There's no judge quite like the Seventh Circuit's Richard Posner. Very few judges have a Facebook fan club, for example ("Richard Posner for Philosopher King," they call themselves; Judge Alex Kozinski has a fan club there too). Judge Posner's opinions have their own searchable database, Project Posner. Last December he appeared for an interview and book-"signing" on Second Life. And of course he's a blogger, co-author of the wide-ranging Becker-Posner Blog.
He's fascinating partly because his interests are so broad, and he pursues them so far. He's written dozens of books on what seem like dozens of topics, from the groundbreaking Economic Analysis of Law to Sex and Reason and this year's The Little Book of Plagiarism.
He's interested in jury trials, too. Although he was never a trial judge, he has presided by designation over "15 or so" trials, and told the Chicago Tribune, "I think I've learned a lot." Last December, the article recounts, he dismissed an entire jury panel when he decided it was likely that one juror had talked inappropriately with the others.
"Why do you want to call this witness?"
When Judge Posner discusses jury management in his appellate opinions, it's with realism and flexibility. The last few months include two examples. In October, Judge Posner dissented with Judges Kanne and Williams from the court's decision to deny en banc review to former Governor George Ryan and his associate, whose crazy trial went six months including a five-day hiatus while the jurors themselves were under criminal investigation. Their joint dissent is a short handbook of jury management in long trials.
[F]ederal trial judges (bankruptcy judges and magistrate judges as well as district judges) recognize and discharge a duty of active trial management. (So much for the umpireal analogy.) They do not defer abjectly to the lawyers’ preferences regarding length of trial, number of exhibits, wording of instructions, and so forth. They often override the strong preferences of the lawyers on both sides regarding such matters. They are not umpires when it comes to management of the trial; they are directors of the drama that we call trial by jury. (Trials are closer to theater than they are to ball games.)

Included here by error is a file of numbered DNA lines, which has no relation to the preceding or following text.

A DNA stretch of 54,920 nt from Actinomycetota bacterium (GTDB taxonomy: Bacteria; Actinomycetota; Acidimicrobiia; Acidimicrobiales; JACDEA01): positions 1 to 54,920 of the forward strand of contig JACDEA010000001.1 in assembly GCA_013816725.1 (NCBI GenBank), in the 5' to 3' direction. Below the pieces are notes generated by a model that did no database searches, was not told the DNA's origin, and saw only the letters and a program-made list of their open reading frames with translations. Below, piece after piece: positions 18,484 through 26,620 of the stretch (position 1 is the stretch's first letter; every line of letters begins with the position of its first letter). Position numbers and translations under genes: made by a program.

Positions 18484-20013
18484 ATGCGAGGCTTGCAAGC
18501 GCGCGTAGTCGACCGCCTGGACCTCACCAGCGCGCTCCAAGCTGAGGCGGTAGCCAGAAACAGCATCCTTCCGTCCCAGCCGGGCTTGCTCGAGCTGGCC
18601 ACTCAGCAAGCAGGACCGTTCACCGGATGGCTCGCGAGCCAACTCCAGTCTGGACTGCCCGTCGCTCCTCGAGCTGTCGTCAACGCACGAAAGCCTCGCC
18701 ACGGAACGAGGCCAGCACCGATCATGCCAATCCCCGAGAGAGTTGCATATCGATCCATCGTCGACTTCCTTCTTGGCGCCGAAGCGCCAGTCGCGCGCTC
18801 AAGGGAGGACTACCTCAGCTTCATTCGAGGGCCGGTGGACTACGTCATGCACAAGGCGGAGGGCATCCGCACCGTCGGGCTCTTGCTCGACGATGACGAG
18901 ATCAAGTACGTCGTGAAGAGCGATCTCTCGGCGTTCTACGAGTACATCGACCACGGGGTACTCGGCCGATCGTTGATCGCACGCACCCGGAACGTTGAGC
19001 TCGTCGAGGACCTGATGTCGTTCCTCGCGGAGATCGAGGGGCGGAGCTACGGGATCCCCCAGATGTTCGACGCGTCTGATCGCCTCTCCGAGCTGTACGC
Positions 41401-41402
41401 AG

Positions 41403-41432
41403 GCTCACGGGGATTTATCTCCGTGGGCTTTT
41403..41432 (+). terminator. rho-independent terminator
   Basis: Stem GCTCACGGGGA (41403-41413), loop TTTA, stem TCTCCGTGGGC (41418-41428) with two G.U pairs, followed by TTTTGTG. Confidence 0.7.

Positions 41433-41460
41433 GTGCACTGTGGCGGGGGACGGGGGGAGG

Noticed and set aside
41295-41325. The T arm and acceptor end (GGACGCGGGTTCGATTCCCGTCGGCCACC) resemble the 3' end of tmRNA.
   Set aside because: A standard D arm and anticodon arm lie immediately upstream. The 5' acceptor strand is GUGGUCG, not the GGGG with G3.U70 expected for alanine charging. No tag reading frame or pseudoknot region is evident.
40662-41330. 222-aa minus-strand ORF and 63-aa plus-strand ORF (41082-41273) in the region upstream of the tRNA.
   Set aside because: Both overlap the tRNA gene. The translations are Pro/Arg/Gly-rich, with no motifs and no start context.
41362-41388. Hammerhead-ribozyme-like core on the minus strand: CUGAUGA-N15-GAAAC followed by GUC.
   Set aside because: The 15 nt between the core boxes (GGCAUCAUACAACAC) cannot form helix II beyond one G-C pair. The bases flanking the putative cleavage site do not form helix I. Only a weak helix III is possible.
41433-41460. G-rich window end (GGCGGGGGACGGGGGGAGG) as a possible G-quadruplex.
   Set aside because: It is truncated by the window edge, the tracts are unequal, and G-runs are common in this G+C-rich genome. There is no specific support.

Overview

Trial judges can and should control long trials by quizzing lawyers on their witness lists and documentary evidence ("Why do you want to call this witness? If you do call him, what (in general terms) will he be testifying about? What will that testimony add to your case? How lengthy would his testimony be and what would he cover that requires that length of time? Do you really need witness X to discuss topic A when you already have Y to discuss it? Can the parties agree to a stipulation in lieu of some of the evidence?"), putting time limits on trials, and holding active pretrial conferences, Judge Posner and the others went on. And they should do it before they're asked to:
None of these powers to prevent unduly protracted trials has to lie dormant until awakened by a motion. The importance of the trial judge’s vigorous exercise of his or her powers lies in the fact that a trial of the length of the trial in this case places excessive strain on the jury system.